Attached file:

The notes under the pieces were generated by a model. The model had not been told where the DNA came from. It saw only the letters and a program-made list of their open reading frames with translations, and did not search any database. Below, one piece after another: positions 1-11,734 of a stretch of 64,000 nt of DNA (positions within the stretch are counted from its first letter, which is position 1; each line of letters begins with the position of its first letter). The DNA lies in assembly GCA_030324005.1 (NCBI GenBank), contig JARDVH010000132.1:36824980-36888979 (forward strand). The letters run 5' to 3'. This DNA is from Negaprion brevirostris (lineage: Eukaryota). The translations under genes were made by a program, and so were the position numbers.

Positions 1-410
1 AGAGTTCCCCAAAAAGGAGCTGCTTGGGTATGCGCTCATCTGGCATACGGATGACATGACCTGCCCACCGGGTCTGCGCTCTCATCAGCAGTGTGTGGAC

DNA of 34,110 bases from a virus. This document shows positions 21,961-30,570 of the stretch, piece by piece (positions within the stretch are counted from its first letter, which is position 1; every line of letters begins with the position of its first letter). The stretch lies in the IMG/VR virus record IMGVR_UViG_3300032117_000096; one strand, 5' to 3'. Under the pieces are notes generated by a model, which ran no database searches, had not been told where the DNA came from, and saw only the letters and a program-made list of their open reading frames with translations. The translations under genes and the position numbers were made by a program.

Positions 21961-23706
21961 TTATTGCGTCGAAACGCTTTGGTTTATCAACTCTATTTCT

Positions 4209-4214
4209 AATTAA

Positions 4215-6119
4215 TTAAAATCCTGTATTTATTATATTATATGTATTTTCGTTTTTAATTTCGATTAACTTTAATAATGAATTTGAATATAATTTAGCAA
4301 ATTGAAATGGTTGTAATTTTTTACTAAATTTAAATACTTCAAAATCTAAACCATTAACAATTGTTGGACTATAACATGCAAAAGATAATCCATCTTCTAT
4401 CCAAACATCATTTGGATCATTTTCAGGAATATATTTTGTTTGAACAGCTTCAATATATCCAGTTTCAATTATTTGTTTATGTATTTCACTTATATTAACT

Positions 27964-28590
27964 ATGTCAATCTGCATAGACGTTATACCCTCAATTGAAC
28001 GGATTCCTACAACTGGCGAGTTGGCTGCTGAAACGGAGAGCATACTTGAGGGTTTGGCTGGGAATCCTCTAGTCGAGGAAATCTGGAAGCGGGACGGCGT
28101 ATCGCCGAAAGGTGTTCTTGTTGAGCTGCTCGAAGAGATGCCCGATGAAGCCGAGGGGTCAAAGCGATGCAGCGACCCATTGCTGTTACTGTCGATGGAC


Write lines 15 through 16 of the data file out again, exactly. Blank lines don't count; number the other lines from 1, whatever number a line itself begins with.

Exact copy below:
28001 GGATTCCTACAACTGGCGAGTTGGCTGCTGAAACGGAGAGCATACTTGAGGGTTTGGCTGGGAATCCTCTAGTCGAGGAAATCTGGAAGCGGGACGGCGT
28101 ATCGCCGAAAGGTGTTCTTGTTGAGCTGCTCGAAGAGATGCCCGATGAAGCCGAGGGGTCAAAGCGATGCAGCGACCCATTGCTGTTACTGTCGATGGAC